We were looking for a trip in January, and COVID basically limited us to domestic trips.  So when the opportunity came up to visit Yellowstone, which neither of us had visited before, we jumped on it. We reviewed the science again and concluded that risk from chasing wildlife was acceptable.  So armed with our masks, our eyeball 6 foot ruler and lots of hand sanitizer, we headed north to Yellowstone.

While Yellowstone is one of the most popular National Parks in the country and well known for its crowds, visitorship in the winter is far less, no doubt due to its low temperatures.  We saw temperatures of 20 degrees, as the high for the trip!  

We started our trip looking for two iconic Yellowstone wildlife, bison and wolves.  We first saw numerous bison (buffalo in Africa and Asia).

While looking for wolves we frequently came across  their ‘cousin’ the coyotes, who were both abundant and sometimes close.

Unfortunately the wolves were not as abundant nor close.  These wolves were more than half a mile away, or one pixel shots as we like to say.

We got video of some closer wolves:


Yellowstone is well known for its hydrothermal activity.  Its steam vents were all over the place

putting pure hot water into air, which when the temperature is in the teens or twenties supercools but does not freeze until it touches something, like a tree.  Then it forms beautiful rime ice.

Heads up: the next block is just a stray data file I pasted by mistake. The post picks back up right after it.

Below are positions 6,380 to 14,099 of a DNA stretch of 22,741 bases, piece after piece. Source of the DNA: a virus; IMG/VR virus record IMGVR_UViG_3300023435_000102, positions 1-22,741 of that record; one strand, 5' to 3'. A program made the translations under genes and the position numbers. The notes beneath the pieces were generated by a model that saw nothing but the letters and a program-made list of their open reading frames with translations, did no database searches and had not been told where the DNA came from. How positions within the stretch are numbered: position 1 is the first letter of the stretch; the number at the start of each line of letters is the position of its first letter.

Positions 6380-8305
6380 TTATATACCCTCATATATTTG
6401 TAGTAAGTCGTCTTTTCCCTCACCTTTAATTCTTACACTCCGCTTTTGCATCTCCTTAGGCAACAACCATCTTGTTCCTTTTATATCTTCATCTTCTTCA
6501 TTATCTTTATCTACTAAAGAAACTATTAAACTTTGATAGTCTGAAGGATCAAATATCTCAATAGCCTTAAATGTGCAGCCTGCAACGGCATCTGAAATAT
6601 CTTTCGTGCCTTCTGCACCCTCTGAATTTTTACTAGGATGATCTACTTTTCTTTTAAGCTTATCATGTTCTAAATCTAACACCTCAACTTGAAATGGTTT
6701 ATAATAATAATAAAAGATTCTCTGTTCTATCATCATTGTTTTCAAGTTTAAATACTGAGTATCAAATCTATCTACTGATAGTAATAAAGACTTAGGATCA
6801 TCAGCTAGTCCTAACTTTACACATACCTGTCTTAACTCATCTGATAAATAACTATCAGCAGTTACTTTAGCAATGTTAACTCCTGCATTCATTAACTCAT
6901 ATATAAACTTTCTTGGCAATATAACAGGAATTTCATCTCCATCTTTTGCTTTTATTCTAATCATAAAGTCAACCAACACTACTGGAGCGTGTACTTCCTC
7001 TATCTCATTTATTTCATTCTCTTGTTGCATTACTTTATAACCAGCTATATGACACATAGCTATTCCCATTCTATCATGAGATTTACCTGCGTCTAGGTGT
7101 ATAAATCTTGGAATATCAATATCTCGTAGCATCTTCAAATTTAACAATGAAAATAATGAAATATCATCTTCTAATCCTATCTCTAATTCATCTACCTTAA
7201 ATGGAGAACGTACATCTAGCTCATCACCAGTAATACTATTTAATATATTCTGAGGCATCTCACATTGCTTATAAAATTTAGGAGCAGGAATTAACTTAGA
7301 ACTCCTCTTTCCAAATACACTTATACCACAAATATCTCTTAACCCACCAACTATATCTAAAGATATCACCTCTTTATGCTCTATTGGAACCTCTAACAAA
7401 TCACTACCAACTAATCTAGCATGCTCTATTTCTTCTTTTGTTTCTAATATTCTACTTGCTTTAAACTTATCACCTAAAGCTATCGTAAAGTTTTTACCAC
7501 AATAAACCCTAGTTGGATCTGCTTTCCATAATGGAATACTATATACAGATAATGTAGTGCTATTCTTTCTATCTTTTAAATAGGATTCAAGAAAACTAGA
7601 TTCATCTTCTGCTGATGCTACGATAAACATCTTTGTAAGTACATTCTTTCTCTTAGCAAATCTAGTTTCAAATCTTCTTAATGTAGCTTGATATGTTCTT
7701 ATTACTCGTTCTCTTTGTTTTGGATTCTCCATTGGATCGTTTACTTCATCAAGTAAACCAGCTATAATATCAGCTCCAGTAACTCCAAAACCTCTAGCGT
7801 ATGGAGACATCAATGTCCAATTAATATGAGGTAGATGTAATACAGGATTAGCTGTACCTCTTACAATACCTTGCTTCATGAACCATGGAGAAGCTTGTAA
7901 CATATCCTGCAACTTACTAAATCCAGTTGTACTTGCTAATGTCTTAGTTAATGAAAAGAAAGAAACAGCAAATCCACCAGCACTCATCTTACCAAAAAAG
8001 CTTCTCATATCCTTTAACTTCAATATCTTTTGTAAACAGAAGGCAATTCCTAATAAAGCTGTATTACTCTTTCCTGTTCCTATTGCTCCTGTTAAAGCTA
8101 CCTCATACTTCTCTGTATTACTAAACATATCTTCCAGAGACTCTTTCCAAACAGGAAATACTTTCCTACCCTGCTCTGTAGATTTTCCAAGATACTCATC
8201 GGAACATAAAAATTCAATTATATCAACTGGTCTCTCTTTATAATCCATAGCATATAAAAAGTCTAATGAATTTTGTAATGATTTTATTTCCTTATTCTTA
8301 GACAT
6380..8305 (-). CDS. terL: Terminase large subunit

and leads to wonderful landscapes like this

We were lucky enough to have snow a couple of the days we were in the park. The new fallen snow made Yellowstone a winter wonderland

The most famous geothermal feature of Yellowstone is Old Faithful.  Since this was our first time to Yellowstone, we of course had to visit it.  One advantage of going mid-winter was that we were one of only two groups watching it erupt, which frankly was underwhelming.  

and as sign of the times, the signs warned people not to stay away from the geyser but from each other.






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Since we were in a cold weather mind set, and packed for sub freezing weather, we decided our next trip was a return to Homer, Alaska to photograph the majestic bald eagles there. See our report here.


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